Intervalence electron transfer was found to occur with surprising efficiency through the ruthenium dinuclear complexes based on the dithiaspiro bridging ligands 2,6-dithiaspiro[3.3]heptane (I), 2.8-dithiaspiro[126.96.36.199]decane (II), and 2,10-dithiaspiro[188.8.131.52.1.1]tridecane (III). It was found from CNDO/2 calculations that the highest occupied bonding molecular orbital of each molecule was ideally set up with pz orbitals on the S and C atoms for "sideways π overlap", thus providing a hyperconjugating electron-transfer pathway between the ruthenium atoms bonded to the terminal sulfurs. The CNDO/2 calculations predict this hyperconjugating orbital to be the HOMO whereas photoelectron spectroscopy indicates that the HOMO is an almost degenerate set of orbitals largely comprised of a nonbonding pair in the px orbital of each sulfur atom. These nonbonding px orbitals are presumably used to form coordinate covalent bonds to the ruthenium atoms in the corresponding dinuclear complexes. The electronic spectra show ligand-to-metal charge-transfer bands in the visible region for either mononuclear or dinuclear ruthenium(III) complexes of the dithiaspiro ligands. The values of the highest energy visible transitions do not vary as the PES ionization energies of the appropriate orbital as ring number increases, indicating that the spiro ligands having an odd number of rings interact in a different manner with the metal atom than do those ligands having an even number of rings.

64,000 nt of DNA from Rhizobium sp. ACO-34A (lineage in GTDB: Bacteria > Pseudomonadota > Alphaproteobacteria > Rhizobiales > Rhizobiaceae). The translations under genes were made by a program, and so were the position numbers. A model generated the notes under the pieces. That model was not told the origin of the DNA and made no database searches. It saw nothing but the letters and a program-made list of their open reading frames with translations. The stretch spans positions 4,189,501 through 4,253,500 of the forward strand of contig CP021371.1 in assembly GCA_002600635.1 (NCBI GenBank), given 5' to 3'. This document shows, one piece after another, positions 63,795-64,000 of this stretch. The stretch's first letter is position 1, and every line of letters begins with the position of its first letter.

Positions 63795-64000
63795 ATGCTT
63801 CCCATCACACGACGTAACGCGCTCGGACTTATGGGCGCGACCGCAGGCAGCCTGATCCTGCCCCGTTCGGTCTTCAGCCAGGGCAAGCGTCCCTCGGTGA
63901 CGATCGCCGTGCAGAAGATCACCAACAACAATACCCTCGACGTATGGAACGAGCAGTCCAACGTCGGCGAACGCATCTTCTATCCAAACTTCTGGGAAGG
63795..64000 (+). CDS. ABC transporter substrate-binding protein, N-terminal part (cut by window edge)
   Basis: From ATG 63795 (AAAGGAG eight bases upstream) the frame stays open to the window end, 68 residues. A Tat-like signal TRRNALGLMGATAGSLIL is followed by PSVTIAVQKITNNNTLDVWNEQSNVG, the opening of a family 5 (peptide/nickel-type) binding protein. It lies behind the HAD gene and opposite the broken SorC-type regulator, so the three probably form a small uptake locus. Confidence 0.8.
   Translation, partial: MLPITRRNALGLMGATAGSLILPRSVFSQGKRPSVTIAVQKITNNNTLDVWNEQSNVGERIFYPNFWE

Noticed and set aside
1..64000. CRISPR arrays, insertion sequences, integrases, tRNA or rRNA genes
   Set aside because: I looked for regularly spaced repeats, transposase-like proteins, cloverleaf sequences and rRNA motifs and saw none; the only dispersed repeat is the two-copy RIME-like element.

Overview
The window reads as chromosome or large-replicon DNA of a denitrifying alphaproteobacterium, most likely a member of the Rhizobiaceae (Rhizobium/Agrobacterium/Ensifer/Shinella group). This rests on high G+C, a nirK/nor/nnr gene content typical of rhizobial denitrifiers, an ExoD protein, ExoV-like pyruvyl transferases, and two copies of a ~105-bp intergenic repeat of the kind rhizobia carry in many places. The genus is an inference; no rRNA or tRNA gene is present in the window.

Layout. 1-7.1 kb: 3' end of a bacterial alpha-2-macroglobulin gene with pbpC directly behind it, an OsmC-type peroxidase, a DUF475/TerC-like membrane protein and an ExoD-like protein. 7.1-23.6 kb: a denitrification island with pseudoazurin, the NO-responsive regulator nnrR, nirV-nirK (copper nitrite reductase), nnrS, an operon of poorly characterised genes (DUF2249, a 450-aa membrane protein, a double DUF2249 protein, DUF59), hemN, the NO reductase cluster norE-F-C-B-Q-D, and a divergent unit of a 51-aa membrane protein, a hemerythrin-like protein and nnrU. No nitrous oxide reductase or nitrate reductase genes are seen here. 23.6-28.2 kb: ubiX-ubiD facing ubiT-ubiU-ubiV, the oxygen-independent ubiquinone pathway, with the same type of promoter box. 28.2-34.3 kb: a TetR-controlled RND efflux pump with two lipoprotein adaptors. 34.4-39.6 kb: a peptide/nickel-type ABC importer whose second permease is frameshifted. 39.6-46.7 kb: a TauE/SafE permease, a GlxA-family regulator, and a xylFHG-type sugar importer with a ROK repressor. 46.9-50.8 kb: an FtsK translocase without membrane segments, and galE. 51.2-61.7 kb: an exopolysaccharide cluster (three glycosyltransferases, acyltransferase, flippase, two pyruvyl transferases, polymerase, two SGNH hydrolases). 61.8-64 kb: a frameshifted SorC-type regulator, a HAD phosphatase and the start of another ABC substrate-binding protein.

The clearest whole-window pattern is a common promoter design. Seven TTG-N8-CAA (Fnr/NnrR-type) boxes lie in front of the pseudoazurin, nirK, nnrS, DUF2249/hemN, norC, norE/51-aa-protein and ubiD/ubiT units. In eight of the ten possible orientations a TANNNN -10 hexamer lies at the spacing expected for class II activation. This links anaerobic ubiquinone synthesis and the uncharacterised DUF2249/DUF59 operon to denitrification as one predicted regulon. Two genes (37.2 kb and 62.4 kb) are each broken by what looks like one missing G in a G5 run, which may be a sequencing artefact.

ASJC Scopus subject areas
- Physical and Theoretical Chemistry
- Inorganic Chemistry